Valley still prone to bad-air days

PHOTO BY CHRISTOPHER TOMLINSON—An inversion in the Grand Valley last winter, looking forn the Colorado National Monument east to the Grand Mesa.Art to go with LeRoy’s story.Sent as AIR QUALITY 11-22.



The quality of the Grand Valley’s air has been improving, in general, for the past seven years. But on those rare days when the air does get bad — typically during cold-weather inversions — it is getting really bad.

Those are the conclusions that Michael Brygger, an air quality specialist for Mesa County, has derived from the latest state air quality report, produced by the Colorado Department of Public Health and Environment.

Brygger said the report indicates that the annual average amount of particulate matter in the air has been declining steadily. Particulate matter is a mixture of microscopic solids and liquid droplets suspended in the atmosphere, according to the state health department.

“The improvements are attributable to automobiles over the years,” he said.

Although the valley has had a growing population and more vehicles in the past decade, the improvements in engines and fuels have helped keep the air clean, he said.

But don’t start breathing easy just yet.

“We are having more episodic events,” Brygger said.

There are two basic kinds of “episodic events.” The first kind is dust storms. These events can carry dust, generally about 10 micrometers in size, into the valley from the deserts.

“Small particles, less than 10 micrometers in diameter (about 1/4 the size of a grain of salt), pose the greatest problems,” according to the state report. “The smallest particles (generally about 2.5 micrometers in size) can get deep into the lungs, and some may even get into the bloodstream.”

Valley residents are not totally at the mercy of wind driven events. There are plenty of air-pollution sources here in Mesa County that can be controlled, among them dust from construction sites, road dust and agricultural activities that include burning, tilling and harvesting.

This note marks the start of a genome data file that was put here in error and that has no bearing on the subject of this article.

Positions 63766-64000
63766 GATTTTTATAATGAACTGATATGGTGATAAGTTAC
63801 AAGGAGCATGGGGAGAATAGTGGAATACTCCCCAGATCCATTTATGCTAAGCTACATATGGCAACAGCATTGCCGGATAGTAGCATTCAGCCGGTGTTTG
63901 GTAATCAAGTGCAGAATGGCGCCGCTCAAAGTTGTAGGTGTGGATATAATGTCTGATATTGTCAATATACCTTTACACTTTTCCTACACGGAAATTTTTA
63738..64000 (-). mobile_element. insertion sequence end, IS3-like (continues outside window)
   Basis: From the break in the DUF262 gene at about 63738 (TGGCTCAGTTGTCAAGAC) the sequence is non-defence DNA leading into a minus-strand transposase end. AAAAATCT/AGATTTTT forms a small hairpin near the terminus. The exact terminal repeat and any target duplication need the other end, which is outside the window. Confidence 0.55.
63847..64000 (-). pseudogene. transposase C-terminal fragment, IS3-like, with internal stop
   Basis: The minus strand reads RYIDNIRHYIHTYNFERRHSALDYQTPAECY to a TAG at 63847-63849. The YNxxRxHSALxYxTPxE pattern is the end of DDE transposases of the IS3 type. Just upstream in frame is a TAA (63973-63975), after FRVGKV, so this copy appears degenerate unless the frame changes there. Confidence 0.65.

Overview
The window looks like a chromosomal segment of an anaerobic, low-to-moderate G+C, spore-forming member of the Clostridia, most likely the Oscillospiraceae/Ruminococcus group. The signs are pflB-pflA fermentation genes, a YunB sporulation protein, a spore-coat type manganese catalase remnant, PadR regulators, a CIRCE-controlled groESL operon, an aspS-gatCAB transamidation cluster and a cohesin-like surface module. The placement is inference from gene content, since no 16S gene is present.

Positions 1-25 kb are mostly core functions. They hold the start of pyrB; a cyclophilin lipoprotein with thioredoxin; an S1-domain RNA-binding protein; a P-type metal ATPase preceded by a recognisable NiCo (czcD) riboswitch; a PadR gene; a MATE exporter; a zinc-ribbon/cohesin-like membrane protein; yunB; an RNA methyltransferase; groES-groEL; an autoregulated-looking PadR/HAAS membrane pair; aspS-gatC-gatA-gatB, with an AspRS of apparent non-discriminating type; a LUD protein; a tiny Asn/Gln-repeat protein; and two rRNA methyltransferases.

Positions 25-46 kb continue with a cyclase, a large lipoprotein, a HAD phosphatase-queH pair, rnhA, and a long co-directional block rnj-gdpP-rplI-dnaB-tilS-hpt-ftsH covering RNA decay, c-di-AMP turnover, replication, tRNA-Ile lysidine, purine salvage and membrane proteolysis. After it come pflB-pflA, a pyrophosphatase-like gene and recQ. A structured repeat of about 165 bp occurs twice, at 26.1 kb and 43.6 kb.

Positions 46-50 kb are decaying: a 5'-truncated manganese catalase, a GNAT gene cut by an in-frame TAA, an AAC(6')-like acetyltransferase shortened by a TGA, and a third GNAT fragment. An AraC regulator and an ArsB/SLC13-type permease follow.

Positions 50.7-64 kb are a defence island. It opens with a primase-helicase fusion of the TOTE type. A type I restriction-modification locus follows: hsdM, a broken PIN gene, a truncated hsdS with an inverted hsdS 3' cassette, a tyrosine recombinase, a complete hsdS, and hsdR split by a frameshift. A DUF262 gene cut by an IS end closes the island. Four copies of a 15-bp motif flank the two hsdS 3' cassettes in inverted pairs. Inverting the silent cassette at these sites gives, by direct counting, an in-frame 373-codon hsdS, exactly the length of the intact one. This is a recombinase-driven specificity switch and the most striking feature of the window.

Valley residents also can take charge of their air and at least partially mitigate the power of the second kind of “episodic event” Brygger referred to: the temperature inversion.

An inversion occurs when cold air is trapped close to the ground by a blanket of warm air. The cold air behaves like a bubble, trapping all the pollutants. Normally, this smog would be whisked out of the valley by the wind, but during an inversion the smog builds into a brown cloud.

“Our winter inversions are getting worse,” Brygger said.

Brygger looks at the state report on air quality, released in August, as an opportunity to educate valley residents about the situation.

Brygger suggests that during an inversion people reduce driving and do not idle their vehicles in the morning before work or use wood burning stoves.

He said people with wood burning stoves can make use of the Housing Resources of Western Colorado wood stove exchange program.

Brygger also urges residents to participate in the county’s regional and transportation planning process, as motor vehicles are a prime contributor to air pollution.

“That is an opportunity for everybody in the county to provide input on transportation in the area, and (transportation) by far has the greatest impact on air pollution in the county,” he said.

Much of the particulate matter wafting through the air during an inversion is 2.5 microns in size, which is typical of smoke and haze.

“They are fine enough to get all the way down into the deep recesses of your lungs,” he said.

More people moving into the valley will put even greater challenges to maintain clean air, but now is the time to plan for the future, he said.

“We are becoming much denser, and the urban plan is to force density to increase rather than sprawl. We need to be sensitive to our neighbors’ health,” Brygger said.


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